A typical Garhwali house at the backdrop of the glacier






Next day (9th Nov) turned to be a spoiler. The sky was overcast and gloomy. We went to Kharsali, the hamlet where the shrine was kept. After searching for temples and asking a few localites, we came to the house belonging to a priest, where the shrine was kept. We had darshan of the goddesss, performed Pooja and were allowed to take photographs too. This fact and the hot water bath made me believe that the best season to visit Yamunotri is off season, provided you are able to get permission to go there from the Government. We saw a mixed pack of Crows consisting of Broad-billed Crows and the Carrion Crows. Bharat Sir and Juhi were lucky to spot Yellow-billed Chough. I might have seen one too, but discounted it thinking of a Broad-billed carrying some food item. 


A mixed flock




Minutes after we left for Barkot, it started drizzling. If we had followed the schedule, we would have witnessed snow fall at Yamunotri. However, it would have become too cold for the clothes we were wearing. Morale of the story: Always use your common sense, even if you are given a schedule to follow J. We couldn’t complete much of the transect that we had planned from yamunotri to Barkot. We however, took breaks at the gulley crossings which resulted in spotting birds like Blue-capped Water Redstart and multiple sightings of Spotted Forktail. Juhi spotted a few Common Wood Pigeons perched on the Pine trees. Once we reached Barkot, we had good discussions on every species, with Bharat Sir checking and rechecking every species I captured with the Grimmett field guide. After that, we compiled the Count report.


Snow Pigeons

The morning of the 10th was memorable. For one thing, I learnt from previous mistake and wokeup at 6 instead of 5. Within minutes, I had seen a Fire-brested Flowerpecker, a Yellow-bellied Flycatcher, a Niltava, and a Whiskered Yuhina! Unfortunately, I couldn’t take a single decent photos of them, got documentation shots of all. Not that these are rare birds over there. Its just that seeing 4 lifers in 4 minutes was too much for me.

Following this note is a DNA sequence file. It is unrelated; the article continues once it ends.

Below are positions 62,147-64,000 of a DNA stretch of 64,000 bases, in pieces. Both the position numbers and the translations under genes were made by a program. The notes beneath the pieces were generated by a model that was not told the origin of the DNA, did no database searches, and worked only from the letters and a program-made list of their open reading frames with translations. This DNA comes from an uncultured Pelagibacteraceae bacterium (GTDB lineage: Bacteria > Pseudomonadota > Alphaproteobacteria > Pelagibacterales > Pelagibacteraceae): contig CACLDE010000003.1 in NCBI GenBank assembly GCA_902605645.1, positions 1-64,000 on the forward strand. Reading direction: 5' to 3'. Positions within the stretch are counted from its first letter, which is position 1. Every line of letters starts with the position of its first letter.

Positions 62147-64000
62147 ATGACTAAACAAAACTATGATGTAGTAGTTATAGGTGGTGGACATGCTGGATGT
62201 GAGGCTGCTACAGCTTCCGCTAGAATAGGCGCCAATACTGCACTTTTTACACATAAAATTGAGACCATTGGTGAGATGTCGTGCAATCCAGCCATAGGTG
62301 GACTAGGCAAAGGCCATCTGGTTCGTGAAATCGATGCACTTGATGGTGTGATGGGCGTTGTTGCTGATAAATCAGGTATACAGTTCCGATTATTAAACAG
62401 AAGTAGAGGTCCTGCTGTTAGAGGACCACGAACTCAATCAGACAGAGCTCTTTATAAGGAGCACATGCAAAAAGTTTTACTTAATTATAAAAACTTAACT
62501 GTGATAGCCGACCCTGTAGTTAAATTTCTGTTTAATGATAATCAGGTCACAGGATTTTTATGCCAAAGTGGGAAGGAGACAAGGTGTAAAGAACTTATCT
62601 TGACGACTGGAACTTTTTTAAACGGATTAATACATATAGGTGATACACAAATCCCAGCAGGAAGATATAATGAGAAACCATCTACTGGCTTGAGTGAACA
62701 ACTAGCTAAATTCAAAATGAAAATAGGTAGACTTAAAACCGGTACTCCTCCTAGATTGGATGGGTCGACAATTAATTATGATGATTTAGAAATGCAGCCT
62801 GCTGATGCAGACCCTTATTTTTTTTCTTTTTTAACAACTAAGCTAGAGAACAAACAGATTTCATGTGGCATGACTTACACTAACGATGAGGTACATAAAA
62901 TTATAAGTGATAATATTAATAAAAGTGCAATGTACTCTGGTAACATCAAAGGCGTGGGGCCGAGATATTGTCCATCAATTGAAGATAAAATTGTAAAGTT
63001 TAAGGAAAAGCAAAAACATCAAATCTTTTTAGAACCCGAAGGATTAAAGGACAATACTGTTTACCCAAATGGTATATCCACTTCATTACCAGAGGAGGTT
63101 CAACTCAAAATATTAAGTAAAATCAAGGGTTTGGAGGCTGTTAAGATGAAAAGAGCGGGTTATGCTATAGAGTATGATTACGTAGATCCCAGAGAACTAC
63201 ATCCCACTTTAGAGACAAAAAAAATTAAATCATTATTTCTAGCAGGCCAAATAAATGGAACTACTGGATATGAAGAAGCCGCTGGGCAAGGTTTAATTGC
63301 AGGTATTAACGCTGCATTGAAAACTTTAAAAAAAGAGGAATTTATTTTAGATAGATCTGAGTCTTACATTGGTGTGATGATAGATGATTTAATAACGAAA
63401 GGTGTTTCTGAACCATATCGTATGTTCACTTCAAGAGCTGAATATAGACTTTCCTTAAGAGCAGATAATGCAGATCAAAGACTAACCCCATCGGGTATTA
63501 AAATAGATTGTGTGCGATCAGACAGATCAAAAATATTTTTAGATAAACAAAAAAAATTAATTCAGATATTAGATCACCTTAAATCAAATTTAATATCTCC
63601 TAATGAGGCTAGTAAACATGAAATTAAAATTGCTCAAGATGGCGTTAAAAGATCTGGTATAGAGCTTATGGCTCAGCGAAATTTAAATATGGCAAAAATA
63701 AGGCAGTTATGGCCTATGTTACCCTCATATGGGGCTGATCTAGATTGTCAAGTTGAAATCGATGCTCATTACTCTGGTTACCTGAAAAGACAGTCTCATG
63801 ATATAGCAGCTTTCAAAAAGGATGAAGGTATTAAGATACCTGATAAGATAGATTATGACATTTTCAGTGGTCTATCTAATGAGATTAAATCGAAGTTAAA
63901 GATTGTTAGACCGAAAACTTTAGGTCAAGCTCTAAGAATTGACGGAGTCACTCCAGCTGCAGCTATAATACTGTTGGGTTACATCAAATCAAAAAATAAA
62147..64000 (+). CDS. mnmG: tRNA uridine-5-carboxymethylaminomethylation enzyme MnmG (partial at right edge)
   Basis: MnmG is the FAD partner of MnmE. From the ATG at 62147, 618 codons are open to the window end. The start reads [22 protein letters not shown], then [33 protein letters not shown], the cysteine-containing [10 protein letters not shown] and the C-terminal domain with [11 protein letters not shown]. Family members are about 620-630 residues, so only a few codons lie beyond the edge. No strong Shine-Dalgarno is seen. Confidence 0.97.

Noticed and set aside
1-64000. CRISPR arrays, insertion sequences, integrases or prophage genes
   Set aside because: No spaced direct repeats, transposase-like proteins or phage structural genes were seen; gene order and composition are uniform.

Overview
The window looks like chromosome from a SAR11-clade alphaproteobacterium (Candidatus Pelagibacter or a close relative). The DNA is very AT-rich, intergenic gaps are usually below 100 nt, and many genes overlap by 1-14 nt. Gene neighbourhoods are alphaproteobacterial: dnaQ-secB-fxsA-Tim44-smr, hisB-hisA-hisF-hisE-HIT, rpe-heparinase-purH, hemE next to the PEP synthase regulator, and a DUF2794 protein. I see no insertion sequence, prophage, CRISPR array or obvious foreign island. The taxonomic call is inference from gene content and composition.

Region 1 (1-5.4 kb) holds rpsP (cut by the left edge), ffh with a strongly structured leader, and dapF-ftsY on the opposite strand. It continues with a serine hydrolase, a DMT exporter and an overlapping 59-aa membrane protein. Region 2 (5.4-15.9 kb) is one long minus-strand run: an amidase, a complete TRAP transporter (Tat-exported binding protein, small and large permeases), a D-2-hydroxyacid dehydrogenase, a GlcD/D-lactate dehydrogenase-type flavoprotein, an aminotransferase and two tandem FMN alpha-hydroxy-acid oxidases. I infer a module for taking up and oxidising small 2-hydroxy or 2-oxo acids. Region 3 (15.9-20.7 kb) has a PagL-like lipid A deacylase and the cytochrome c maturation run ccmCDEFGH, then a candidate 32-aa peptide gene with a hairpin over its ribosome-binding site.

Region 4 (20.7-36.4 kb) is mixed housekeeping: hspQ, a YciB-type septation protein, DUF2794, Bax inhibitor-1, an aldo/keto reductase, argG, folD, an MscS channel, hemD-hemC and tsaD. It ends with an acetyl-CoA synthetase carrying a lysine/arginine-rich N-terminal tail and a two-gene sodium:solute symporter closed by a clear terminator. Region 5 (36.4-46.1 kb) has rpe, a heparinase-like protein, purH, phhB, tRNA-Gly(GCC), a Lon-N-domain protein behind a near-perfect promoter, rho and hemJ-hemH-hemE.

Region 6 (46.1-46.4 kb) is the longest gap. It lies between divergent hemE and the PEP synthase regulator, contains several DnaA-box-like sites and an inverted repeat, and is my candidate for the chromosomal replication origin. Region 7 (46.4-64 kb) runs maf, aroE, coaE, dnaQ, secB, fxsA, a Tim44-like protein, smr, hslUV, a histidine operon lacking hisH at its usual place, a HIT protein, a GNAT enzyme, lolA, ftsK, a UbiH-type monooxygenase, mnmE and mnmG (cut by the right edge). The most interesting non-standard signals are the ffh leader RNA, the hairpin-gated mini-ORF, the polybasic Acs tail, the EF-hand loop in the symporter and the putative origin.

Niltava

Whiskered Yuhina

After we went back to Manthan, Dehra Dun, we attended the closing discussion where all the groups gave an account of their sightings.  Well known theatre film personality Mr. Tom Alter was present too. And so were many big names in the forest department.

I continued to stay in Dehra dun after 10th till 13th. But I shall write about it some other time. 


I would like to end this post with a splendid  view from the Barkot FRH

11 comments:

Samson cj said...

amazing photographs and lovely write up rishi!! really happy for your new gear :)

Anonymous said...

Good account. Being from Garhwal, I do not like the term - garhwali kid - that is not good. But your text is good.

anand.coep said...

Just awesome...:)

Rajesh Sachdev said...

Good report and best pics hrishi.....

Raju Kasambe said...

Dear Hrishi,
Great account of a great jorney.
Raju Kasambe

hrishi said...

Thanks Sam, Anand and Rajesh and Anonymous.. your words are really encouraging:-)
Anon, I've modified the caption you didn't like. Of course you know that it was unintentional..

manhanvillage said...

Great............nice blog

Anonymous said...

Good report. Always wanted to go for this bird count but couldnt make it. Thanks for giving a glimpse of the same.

Makarand

Radheshyam said...

Hi Hrishi,

You will make a good landscape photographer. You have an eye for the views, light and the unusuals.

Skip the 150-500. Stick to wide angle.

cheers - shyam ghate

Dr. Salil Choksi said...

Lucid travelogue, made very interesting reading !

hrishi said...

Thanks Manhanvillage, Makarand, Shyam and Dr Salil for you warm words..Shyam, you are right in judging my inclination, its towards Landscapes rather than Wildlife Photography. However, the 150-500 is a very good value esp 2nd Hand. The magnification it gives is truly awesome for birds and it is fairly sharp. Now a days, following some points which I shall describe later, I am getting very good results from it. That said, I primarily look out for landscapes rather than anything else :)I plan to get wide angle in next 2 years, till then, will have to do with a 18mm.